In it Bishop Morris promoted the idea of ordaining women and married men as well as allowing Anglicans, Lutherans and other religions to preside at Mass[I am still trying to wrap my mind around that fantasy.  Unless he simply no longer believed in the Church’s teachings about the sacraments, how could he have for an instant thought that a Lutheran minister could have anything to do with Mass. It boggles the mind.  I guess he was entirely bound up in the “church with a human face” rubbish pushed by Schillebeeckx.  That’s what we had in seminary in the late 80’s.]

Again, all this flew in the face of Catholic Church teaching and tradition. This marked the beginning of the end for Bishop Morris.

In December 2006 the Vatican asked him to visit Rome as soon as possible in order to discuss his views. Bishop Morris told them he couldn’t possibly make the journey — for, at least, five months. [Cunctando regitur mundus.] Clearly surprised by this answer, the Vatican wrote again, only a month later, with a similar request.

Again, Bishop Morris said “no.” [So much for dialogue.]

“The whole thing was incredible. The flight from Brisbane to Rome takes about 12 hours and there at least one flight a day,” a senior Australian cleric told CNA. “Yet here’s this bishop telling the Vatican that he can’t make that trip at all for nearly half a year! That reaction was little short of scandalous. [No.   It is scandalous.] Any bishop worth his salt would hasten to Rome as quickly as possible. To be honest I think Bishop Morris was hoping that if he strung things out for long enough Rome would just forget all about it. That was never going to happen.”

Rather than wait, the Vatican sent in the well-respected [Not by Fishwrap.] American Archbishop Charles Chaput, OFM Cap. of Denver to review the happenings in Toowoomba. He visited the diocese in April 2007 speaking to all sides involved. In September Bishop Morris was asked to resign.

According to the senior Australian cleric, who asked that his name be withheld, the process again moved very slowly. [Because Rome will do nearly anything to avoid removing a bishop.]

“It took Bishop Morris, wait for it, four months to say ‘no.’ He was then, again, asked to resign in February 2008. This time he took a grand total ten months to, again, finally, reply ‘no.’”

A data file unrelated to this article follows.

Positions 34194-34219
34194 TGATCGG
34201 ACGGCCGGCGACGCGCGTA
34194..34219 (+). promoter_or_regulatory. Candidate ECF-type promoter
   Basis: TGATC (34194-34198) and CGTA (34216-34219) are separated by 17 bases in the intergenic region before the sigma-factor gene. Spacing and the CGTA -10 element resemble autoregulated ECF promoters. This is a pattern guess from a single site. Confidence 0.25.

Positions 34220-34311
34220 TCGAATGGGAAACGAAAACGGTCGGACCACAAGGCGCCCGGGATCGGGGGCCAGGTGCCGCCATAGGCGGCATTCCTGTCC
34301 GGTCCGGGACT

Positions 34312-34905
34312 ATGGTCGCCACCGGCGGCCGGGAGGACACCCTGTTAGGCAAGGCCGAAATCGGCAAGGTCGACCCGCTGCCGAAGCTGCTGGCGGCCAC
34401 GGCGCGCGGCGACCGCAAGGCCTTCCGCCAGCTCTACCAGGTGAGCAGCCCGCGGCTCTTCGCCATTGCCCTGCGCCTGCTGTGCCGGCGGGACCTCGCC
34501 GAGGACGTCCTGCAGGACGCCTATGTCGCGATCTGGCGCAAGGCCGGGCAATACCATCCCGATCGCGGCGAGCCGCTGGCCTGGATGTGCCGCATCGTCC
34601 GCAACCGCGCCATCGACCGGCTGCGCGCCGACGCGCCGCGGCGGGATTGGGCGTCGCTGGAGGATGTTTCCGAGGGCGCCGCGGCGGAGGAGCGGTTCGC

Bishop Morris even managed to secure a meeting with the Pope. This took place in June 2009. The message from the pontiff to him was the same – resign. The reply from the bishop, this time five months later, was also the same – no. [Imagine now what Morris might have done to a priest in Toowoomba who simply implemented Summorum Pontificum or went a bit beyond and stopped using the Novus Ordo.  A priest who didn’t want to wear his damn tie!  D’ya think that Bp. Morris would have told the priest to stop what he was doing?  Perhaps even remove the priest?  And the priest did a Pfleger and said “no”, do you think the bishop would have suspended that priest?  D’ya think?   This is all supposition, of course.  A tie-wearing, tie-giving bishop who just wants to be called “Bill” would never do that!]

The endgame, however, came earlier this year. In a compromise move, Rome told Bishop Morris that he could retire rather than resign. [One of Caesar’s principles of warfare is that you should always leave an honorable escape route.  After that, if your opponent doesn’t take it, overwhelm with irresistible force.] Bishop Morris agreed. Both sides then set a date of May 2 for the announcement. Bishop Morris then made it public on April 27, five days early. The news quickly divided Australia.

The temple police get their man,” opined journalist Michael McKenna in The Australian newspaper. [HURRAH FOR THE TEMPLE POLICE!]The Catholic Church’s worst enemy resides in the Vatican,” [LOL!] claimed columnist Barney Zwartz in The Age newspaper.

Meanwhile, Bishop Morris has repeatedly taken to the television and radio airwaves [And the more he talks, the clearer the situation becomes.] claiming he was “denied natural justice due to a lack of process” by the Vatican. He also claims that his meeting with the Pope was, “like the Inquisition. He was immovable. There was no dialogue.[Sorry.  I used to talk with Joseph Card. Ratzinger all the time.  He was patient and asked questions and answered questions and explained and permitted more questions, and listened, and explained…. get the point?]

Others, however, see things differently.

“The reality is that if Bishop Morris of Toowoomba had been working for a commercial organization covered by the Trades Practices Act,” wrote columnist Kate Edwards on the ABC News website, “he would surely have been liable for prosecution on the grounds of false and misleading advertising. He represented himself as teaching the Catholic faith – but was not in fact doing so!”  [Caution.  Don’t let anyone frame this in terms of a bishop being a mere branch manager or employee of the Vatican.  That is what the Church’s enemies will try to do.]

“Morris’s removal sends a clear message to bishops, in Australia and around the world. The Holy See’s patience is not, as it long seemed, limitless,” wrote journalist Christopher Pearson, again in The Australian. “The more realistic, liberal bishops are going to have to kiss goodbye to any lingering fantasies they clung to in the 90s of ordaining nuns, or at least keep it to themselves.”  [And the biological solution is at work as well.]